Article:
These are excerpts from the Wiki mitochondria page. Non-mechanistic as usual: “somehow survived endocytosis and became incorporated into the cytoplasm”. Possible mechanistic scenarios would not show any fitness advantages. I think the evidence is rather weak, disguised in vague language. Also again the funny thing about the Tree of Life. Ribosomal RNA shows that they are early diverging, in line with their appearance, but when the evidence doesn’t suit the theory, one starts to fiddle with the many parameters used in those studies and suddenly they are highly derived.
As mitochondria contain ribosomes and DNA, and are only formed by the division of other mitochondria, it is generally accepted that they were originally derived from endosymbiotic prokaryotes. Studies of mitochondrial DNA, which is often circular and employs a variant genetic code, show their ancestor, the so-called proto-mitochondrion, was a member of the Proteobacteria. In particular, the pre-mitochondrion was probably related to the rickettsias, although the exact position of the ancestor of mitochondria among the alpha-proteobacteria remains controversial. The endosymbiotic hypothesis suggests that mitochondria descended from specialized bacteria (probably purple non-sulfur bacteria) that somehow survived endocytosis by another species of prokaryote or some other cell type, and became incorporated into the cytoplasm. The ability of symbiont bacteria to conduct cellular respiration in host cells that had relied on glycolysis and fermentation would have provided a considerable evolutionary advantage. Similarly, host cells with symbiotic bacteria capable of photosynthesis would also have an advantage. In both cases, the number of environments in which the cells could survive would have been greatly expanded.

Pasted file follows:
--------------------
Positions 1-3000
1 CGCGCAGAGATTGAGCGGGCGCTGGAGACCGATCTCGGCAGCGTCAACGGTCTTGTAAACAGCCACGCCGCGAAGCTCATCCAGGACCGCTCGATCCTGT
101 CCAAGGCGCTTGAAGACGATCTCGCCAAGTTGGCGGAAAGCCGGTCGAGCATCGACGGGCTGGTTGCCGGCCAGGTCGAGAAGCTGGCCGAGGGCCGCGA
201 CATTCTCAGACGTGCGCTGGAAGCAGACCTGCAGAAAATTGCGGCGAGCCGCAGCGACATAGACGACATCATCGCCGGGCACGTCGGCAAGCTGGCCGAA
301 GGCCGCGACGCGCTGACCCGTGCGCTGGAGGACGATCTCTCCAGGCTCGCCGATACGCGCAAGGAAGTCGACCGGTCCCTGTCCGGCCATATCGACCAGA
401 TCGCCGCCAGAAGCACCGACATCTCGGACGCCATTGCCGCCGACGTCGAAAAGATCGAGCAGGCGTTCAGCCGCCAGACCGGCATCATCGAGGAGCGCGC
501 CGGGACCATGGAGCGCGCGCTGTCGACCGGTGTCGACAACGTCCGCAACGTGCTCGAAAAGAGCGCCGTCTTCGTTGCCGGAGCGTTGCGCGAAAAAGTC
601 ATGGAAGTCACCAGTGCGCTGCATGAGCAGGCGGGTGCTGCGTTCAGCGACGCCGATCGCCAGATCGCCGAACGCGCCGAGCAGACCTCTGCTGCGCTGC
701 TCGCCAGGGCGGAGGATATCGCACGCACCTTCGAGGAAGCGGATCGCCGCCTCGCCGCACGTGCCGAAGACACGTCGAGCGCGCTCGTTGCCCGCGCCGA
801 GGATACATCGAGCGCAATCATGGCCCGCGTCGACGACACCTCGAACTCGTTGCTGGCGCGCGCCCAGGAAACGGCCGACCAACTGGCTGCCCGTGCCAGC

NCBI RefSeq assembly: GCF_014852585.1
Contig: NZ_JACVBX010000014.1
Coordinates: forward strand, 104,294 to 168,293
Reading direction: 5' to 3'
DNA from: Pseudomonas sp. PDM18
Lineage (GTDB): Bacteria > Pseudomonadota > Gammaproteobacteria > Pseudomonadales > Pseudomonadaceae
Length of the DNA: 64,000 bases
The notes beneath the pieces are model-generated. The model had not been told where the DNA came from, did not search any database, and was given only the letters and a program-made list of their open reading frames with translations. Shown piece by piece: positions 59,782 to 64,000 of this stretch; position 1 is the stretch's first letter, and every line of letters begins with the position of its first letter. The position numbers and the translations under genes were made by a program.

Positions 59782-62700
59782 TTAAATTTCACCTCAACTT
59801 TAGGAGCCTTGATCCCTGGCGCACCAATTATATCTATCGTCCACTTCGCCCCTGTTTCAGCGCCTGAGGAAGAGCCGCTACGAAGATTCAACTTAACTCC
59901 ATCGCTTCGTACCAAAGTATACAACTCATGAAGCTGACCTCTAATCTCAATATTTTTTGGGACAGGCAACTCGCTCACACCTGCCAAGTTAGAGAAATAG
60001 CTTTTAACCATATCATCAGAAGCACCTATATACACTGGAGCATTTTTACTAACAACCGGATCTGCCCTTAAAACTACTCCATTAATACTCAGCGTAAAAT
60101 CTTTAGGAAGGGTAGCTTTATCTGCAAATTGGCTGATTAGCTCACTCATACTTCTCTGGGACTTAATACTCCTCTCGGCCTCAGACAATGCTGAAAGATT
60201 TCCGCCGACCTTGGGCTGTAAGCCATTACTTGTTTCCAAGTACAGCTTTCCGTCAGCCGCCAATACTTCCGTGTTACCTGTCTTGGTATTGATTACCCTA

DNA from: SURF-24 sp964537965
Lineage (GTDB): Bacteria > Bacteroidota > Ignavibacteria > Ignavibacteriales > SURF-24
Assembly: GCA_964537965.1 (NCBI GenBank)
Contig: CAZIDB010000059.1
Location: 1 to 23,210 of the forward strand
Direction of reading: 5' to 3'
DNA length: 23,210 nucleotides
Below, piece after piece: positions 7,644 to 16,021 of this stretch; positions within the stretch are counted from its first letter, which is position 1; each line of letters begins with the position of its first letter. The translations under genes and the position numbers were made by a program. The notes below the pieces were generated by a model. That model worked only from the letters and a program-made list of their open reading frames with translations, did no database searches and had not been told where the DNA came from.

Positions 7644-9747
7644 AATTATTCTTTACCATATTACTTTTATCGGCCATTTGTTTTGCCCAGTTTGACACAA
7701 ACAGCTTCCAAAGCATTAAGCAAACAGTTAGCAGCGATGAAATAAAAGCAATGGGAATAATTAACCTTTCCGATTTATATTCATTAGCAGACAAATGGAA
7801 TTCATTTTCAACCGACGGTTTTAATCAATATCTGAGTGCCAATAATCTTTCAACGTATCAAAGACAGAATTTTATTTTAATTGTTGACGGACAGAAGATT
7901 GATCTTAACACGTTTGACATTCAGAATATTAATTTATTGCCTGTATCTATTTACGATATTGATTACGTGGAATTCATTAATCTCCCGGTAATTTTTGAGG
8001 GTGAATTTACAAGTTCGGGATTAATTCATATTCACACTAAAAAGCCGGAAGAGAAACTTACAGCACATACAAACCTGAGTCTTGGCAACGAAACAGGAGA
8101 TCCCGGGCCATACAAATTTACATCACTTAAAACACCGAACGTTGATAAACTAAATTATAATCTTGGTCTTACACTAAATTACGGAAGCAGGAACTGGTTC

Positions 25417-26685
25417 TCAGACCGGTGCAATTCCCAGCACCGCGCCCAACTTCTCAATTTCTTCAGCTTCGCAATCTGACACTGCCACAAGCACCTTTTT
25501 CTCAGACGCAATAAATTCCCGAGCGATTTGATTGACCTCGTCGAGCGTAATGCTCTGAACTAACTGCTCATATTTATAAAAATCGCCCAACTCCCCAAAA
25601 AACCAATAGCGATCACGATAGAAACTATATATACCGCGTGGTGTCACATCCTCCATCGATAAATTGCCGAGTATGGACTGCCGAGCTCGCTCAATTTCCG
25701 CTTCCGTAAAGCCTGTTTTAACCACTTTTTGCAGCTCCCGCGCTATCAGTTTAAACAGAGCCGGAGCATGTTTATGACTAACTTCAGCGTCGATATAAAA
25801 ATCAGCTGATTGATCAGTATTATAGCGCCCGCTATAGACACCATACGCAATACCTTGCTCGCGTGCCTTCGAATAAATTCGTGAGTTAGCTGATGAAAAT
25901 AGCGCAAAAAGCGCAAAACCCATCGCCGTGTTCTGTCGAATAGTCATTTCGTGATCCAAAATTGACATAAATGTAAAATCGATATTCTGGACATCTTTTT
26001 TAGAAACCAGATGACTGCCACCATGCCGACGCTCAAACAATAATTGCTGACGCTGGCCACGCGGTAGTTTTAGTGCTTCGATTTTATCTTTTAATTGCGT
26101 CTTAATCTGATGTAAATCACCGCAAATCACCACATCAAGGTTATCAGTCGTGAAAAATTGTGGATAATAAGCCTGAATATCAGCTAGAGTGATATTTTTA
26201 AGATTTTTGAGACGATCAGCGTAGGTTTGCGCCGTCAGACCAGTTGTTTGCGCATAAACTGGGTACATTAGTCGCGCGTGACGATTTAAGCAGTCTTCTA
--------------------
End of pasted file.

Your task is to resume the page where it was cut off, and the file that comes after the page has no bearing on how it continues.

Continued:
This relationship developed at least 2 billion years ago and mitochondria still show some signs of their ancient origin. Mitochondrial ribosomes in mammals are the 70S (bacterial) type, in contrast to the 80S ribosomes found elsewhere in the cell.. One mitochondrion can contain 2-10 copies of its DNA. As in prokaryotes, there is a very high proportion of coding DNA, and an absence of repeats. Mitochondrial genes are transcribed as multigenic transcripts which are cleaved and polyadenylated to yield mature mRNAs. Unlike their nuclear cousins, mitochondrial genes are small, and many chromosomes are circular, conforming to the bacterial pattern. In humans, mitochondrial genes lack introns, yet other Eukaryotic mitochondrial DNA has 1-37 of them. Further, there are codon differences in mitochondria: in the mitochondria, the UGA codon specifies tryptophan; AGA and AGG are stop codons; and AUA, AUC, and AUU are each allowable start codons.
A few groups of unicellular eukaryotes lack mitochondria: the microsporidians, metamonads, and archamoebae. These groups appear as the most primitive eukaryotes on phylogenetic trees constructed using rRNA information, suggesting that they appeared before the origin of mitochondria. However, this is now known to be an artifact of long branch attraction — they are apparently derived groups and retain genes or organelles derived from mitochondria (e.g. mitosomes and hydrogenosomes). There are no primitively amitochondriate eukaryotes, and so the origin of mitochondria may have played a critical part in the development of eukaryotic cells.